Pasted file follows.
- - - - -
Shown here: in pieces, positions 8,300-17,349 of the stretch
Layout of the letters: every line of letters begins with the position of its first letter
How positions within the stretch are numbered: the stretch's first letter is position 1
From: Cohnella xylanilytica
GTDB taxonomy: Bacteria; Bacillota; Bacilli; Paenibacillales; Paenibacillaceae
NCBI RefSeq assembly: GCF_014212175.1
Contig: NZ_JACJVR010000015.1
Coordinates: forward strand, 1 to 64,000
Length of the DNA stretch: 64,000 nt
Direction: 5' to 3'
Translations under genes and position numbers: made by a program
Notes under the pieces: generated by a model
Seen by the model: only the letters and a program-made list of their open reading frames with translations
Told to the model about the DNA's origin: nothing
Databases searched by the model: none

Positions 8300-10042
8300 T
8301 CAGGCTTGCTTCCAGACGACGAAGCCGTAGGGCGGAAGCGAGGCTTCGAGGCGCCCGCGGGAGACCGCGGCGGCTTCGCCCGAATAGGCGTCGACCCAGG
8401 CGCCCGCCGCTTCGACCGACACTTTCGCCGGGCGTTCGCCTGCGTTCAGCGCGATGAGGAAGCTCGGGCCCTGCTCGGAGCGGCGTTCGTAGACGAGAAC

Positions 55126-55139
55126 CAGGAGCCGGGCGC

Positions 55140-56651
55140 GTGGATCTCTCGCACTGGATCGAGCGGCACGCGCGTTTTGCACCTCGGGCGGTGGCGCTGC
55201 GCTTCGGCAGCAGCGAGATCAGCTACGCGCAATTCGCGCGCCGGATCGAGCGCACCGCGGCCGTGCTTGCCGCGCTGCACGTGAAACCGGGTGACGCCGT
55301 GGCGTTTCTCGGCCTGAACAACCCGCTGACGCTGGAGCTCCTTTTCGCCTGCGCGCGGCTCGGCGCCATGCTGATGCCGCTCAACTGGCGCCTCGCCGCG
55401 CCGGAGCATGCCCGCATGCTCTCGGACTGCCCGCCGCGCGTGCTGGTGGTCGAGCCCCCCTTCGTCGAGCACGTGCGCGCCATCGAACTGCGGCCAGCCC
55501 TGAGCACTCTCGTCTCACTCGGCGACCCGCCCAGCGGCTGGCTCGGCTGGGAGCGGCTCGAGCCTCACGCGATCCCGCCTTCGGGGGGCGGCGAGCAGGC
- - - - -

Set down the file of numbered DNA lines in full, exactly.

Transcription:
Shown here: in pieces, positions 8,300-17,349 of the stretch
Layout of the letters: every line of letters begins with the position of its first letter
How positions within the stretch are numbered: the stretch's first letter is position 1
From: Cohnella xylanilytica
GTDB taxonomy: Bacteria; Bacillota; Bacilli; Paenibacillales; Paenibacillaceae
NCBI RefSeq assembly: GCF_014212175.1
Contig: NZ_JACJVR010000015.1
Coordinates: forward strand, 1 to 64,000
Length of the DNA stretch: 64,000 nt
Direction: 5' to 3'
Translations under genes and position numbers: made by a program
Notes under the pieces: generated by a model
Seen by the model: only the letters and a program-made list of their open reading frames with translations
Told to the model about the DNA's origin: nothing
Databases searched by the model: none

Positions 8300-10042
8300 T
8301 CAGGCTTGCTTCCAGACGACGAAGCCGTAGGGCGGAAGCGAGGCTTCGAGGCGCCCGCGGGAGACCGCGGCGGCTTCGCCCGAATAGGCGTCGACCCAGG
8401 CGCCCGCCGCTTCGACCGACACTTTCGCCGGGCGTTCGCCTGCGTTCAGCGCGATGAGGAAGCTCGGGCCCTGCTCGGAGCGGCGTTCGTAGACGAGAAC

Positions 55126-55139
55126 CAGGAGCCGGGCGC

Positions 55140-56651
55140 GTGGATCTCTCGCACTGGATCGAGCGGCACGCGCGTTTTGCACCTCGGGCGGTGGCGCTGC
55201 GCTTCGGCAGCAGCGAGATCAGCTACGCGCAATTCGCGCGCCGGATCGAGCGCACCGCGGCCGTGCTTGCCGCGCTGCACGTGAAACCGGGTGACGCCGT
55301 GGCGTTTCTCGGCCTGAACAACCCGCTGACGCTGGAGCTCCTTTTCGCCTGCGCGCGGCTCGGCGCCATGCTGATGCCGCTCAACTGGCGCCTCGCCGCG
55401 CCGGAGCATGCCCGCATGCTCTCGGACTGCCCGCCGCGCGTGCTGGTGGTCGAGCCCCCCTTCGTCGAGCACGTGCGCGCCATCGAACTGCGGCCAGCCC
55501 TGAGCACTCTCGTCTCACTCGGCGACCCGCCCAGCGGCTGGCTCGGCTGGGAGCGGCTCGAGCCTCACGCGATCCCGCCTTCGGGGGGCGGCGAGCAGGC